Peter's Two Lessons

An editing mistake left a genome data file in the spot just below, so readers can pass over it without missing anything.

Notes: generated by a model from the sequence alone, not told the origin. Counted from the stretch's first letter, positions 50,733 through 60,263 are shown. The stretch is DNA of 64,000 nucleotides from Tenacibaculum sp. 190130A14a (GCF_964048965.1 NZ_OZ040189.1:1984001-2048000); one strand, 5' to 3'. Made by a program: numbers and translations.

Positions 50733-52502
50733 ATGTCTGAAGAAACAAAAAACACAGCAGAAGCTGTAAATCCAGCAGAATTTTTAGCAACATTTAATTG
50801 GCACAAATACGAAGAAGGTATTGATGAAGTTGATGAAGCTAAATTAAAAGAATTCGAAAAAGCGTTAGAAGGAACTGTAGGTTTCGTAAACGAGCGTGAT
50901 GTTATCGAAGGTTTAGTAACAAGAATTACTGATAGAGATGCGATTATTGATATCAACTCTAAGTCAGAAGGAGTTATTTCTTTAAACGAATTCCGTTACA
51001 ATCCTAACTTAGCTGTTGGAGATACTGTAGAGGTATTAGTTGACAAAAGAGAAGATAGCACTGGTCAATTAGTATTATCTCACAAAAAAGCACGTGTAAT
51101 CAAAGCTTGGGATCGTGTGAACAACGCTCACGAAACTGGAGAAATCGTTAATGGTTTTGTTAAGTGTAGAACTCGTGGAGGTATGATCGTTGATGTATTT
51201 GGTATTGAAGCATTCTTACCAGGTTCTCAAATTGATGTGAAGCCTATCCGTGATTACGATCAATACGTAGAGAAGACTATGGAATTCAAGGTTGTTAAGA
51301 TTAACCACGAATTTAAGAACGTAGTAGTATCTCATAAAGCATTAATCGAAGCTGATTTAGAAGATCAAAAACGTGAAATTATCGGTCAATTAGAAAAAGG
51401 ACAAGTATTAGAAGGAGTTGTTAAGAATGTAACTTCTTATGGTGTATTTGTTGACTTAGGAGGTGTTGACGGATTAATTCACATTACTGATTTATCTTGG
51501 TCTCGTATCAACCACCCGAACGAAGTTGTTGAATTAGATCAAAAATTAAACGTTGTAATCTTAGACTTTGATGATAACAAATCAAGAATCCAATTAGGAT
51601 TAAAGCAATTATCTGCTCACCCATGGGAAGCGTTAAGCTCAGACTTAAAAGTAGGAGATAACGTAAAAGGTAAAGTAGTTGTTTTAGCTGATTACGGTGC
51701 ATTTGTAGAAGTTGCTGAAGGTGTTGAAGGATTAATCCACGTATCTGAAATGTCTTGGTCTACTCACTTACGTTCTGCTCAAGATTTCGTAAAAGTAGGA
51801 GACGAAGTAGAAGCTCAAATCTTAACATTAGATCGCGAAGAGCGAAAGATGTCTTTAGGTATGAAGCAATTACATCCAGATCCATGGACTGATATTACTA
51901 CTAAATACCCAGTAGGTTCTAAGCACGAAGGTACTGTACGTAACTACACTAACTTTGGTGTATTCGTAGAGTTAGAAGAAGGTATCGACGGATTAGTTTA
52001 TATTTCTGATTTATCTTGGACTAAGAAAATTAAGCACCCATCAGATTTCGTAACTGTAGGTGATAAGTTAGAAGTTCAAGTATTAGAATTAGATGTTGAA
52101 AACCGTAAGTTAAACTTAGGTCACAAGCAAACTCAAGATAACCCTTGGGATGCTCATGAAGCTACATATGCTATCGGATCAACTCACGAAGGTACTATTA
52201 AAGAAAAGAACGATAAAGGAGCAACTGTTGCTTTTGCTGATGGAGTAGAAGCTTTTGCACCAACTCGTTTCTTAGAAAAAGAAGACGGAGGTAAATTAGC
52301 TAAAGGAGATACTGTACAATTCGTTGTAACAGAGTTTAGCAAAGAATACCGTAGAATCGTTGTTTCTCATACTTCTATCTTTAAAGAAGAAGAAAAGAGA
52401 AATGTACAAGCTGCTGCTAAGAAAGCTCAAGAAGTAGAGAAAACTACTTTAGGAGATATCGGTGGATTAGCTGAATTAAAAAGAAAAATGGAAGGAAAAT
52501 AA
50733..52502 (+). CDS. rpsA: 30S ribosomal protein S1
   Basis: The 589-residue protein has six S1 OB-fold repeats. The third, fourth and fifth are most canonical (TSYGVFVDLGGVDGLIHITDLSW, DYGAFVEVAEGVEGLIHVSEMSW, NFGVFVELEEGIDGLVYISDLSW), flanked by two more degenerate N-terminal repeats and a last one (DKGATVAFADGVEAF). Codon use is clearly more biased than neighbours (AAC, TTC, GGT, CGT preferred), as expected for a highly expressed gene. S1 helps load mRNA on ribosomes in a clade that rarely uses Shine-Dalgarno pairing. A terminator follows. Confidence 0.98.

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There was a day in the Lord's life on earth when people seemed in earnest to hear Him. They pressed upon Him, not to hear from idle curiosity, as the Athenians, we may surely believe, for they pressed on Him to hear the word of God. Of the heads of that discourse, or even of a word He uttered, we have no record—not a syllable of all He said on that occasion has the Spirit thought fit to preserve. What impression it made on the multitude we shall never know till the light of eternity reveals it. We learn they were desirous to hear, and He as ready, nay more ready, to teach so He entered into Simon's ship, and taught the people from thence. Whether, like the sea on which he was, the hearts of the multitude were stirred for a time, and then regained their wonted composure, leaving no trace of any emotion, we cannot say; but we learn of one, and only one, who received something that day, yet he did not receive it from that discourse. He heard the words of the Lord, for he sat in his ship, but the discourse terminated without Peter having learned what He was, and who it was that taught the multitude. It was from his ship the Lord taught the people, it was in his ship Peter learned his lesson. But he has to be brought into other circumstances ere he apprehends it. He had seen Jesus before. Andrew had first introduced Him in Judea to the Jews as the Messiah. From Him he received a new name—Cephas. He had not however, on that occasion, discovered that He was God. This he now learns. To forsake all and follow Christ, and to labor for Him, was the future before Peter; and the Lord, to give him confidence, works the miracle, which shows how He could provide for His own, having all resources at His command, and how He could make them useful to Him. Having toiled all night and taken nothing, the Lord, the discourse ended, tells Peter to launch out into the deep, and to let down the nets for a draft. The nets, washed and mended, were again put into requisition, and they enclosed a great multitude of fishes too great for the strength of the nets and the capacity of the ships, for the " nets brake and the ship began to sink."